Not surprisingly, this display of the lobby's influence made plenty of people uncomfortable, and some of them -- such as M.J. Rosenberg at Media Matters offered up some personal tales of their own run-ins with Israel's hardline backers. In response to Rosenberg's sally (and the hoopla surrounding the Netanyahu visit), Jonathan Chait of The New Republic has fallen back on a familiar line of defense. After conceding that there is a lobby and that it does have a lot of influence, he argued that "the most important basis of American support for Israel is not the lobby but the public's overwhelming sympathy for Israel." In other words, AIPAC et al don't really matter that much, and all those standing ovations on Capitol Hill were really just a genuine reflection of public opinion. He also said that John Mearsheimer and I believe the lobby exerts "total control" over U.S. foreign policy, and that we claim groups in the lobby were solely responsible for the invasion of Iraq.
To deal with the last claim first, this straw-man depiction of our argument merely confirms once again that Chait has not in fact read our book. I don't find that surprising, because a careful reading of the book would reveal to him that we weren't anti-Israel or anti-Semitic, had made none of the claims he accuses us of, and had in fact amassed considerable evidence to support the far more nuanced arguments that we did advance. And then he'd have to ponder the fact that virtually everything The New Republic has ever published about us was bogus. So I can easily see why he prefers to repeat the same falsehoods and leave it at that.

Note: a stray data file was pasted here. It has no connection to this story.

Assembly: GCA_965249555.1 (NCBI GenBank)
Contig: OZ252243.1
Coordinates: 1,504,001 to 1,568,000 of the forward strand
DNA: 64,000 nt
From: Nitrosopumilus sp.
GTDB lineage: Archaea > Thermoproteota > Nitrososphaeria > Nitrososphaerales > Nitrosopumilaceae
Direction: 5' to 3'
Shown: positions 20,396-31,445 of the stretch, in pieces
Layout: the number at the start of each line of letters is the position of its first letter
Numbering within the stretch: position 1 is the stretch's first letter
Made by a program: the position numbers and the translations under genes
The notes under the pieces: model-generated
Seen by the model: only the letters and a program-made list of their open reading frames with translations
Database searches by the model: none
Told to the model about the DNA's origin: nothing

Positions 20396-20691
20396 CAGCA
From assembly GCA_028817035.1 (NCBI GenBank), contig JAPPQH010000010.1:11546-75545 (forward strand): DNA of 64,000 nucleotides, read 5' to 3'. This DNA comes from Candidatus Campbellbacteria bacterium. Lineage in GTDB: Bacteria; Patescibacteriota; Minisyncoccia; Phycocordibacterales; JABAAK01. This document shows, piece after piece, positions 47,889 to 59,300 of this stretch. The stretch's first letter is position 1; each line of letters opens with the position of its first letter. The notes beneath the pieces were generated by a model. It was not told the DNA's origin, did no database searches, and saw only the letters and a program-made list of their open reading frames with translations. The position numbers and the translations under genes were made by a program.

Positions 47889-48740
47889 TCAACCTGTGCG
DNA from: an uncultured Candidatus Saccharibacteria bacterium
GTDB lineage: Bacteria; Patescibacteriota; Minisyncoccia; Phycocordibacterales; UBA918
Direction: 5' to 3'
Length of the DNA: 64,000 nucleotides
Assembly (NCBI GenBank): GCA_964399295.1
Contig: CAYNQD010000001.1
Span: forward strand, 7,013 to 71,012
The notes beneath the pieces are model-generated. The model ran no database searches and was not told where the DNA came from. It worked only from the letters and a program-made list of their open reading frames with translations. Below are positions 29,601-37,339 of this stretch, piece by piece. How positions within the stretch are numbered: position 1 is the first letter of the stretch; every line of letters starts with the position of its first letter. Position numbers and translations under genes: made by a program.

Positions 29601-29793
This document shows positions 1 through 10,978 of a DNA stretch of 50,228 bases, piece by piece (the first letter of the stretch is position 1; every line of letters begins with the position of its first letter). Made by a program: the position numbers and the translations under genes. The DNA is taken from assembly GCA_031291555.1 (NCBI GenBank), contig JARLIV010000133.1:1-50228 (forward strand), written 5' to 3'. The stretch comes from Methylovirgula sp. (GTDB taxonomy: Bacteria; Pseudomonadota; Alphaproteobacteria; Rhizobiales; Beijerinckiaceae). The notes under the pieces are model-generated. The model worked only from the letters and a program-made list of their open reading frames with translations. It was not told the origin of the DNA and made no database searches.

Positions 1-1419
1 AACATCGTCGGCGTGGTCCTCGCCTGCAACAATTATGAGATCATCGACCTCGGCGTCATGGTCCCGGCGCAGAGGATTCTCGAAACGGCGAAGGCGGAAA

But what of his more basic claim that the "special relationship" between the United States and Israel is really a reflection of "the public's overwhelming sympathy?" There are at least three big problems with this assertion.
First, even if it were true that the public had "overwhelming sympathy" for Israel, it does not immediately follow that United States policy would necessarily follow suit. U.S. officials frequently do things that a majority of Americans oppose, if they believe that doing so is in the U.S. interest. A majority of Americans oppose fighting on in Afghanistan, for example, yet the Obama administration chose to escalate that war instead. Similarly, numerous polls show that the American people favor the "public option" in health care, but that's not exactly the policy that health care reform produced. Public opinion is an important factor, of course, but what public officials decide to do almost always reflects a more complex weighting of political factors (including the intensity of public preferences, broader strategic considerations, the weight of organized interests, etc.)
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I was wrong. I thought it made little sense for President Obama to deliver a speech to the AIPAC policy conference, because he'd lose points globally if all he did was pander, and he'd face a firestorm at home if he told the truth and offered up a little tough love. Plus, I thought it was a little demeaning for a sitting president to appear in front of any foreign policy lobbying group.
But Obama was cleverer than that, which is one of the countless reasons why he is president and I am not. Instead of choosing between pandering and speaking truth to power, he did both.
Specifically, he offered up the usual bromides about shared values and ironclad commitments, and put down various markers about the U.N. vote and Hamas and security that were obviously intended to defuse suspicions. He also used the opportunity to expose how his critics-including Israeli prime minister Benjamin Netanyahu-had deliberately mischaracterized what he had said in his speech at the State Department last Thursday, especially his reference to the 1967 borders as a baseline for negotiations.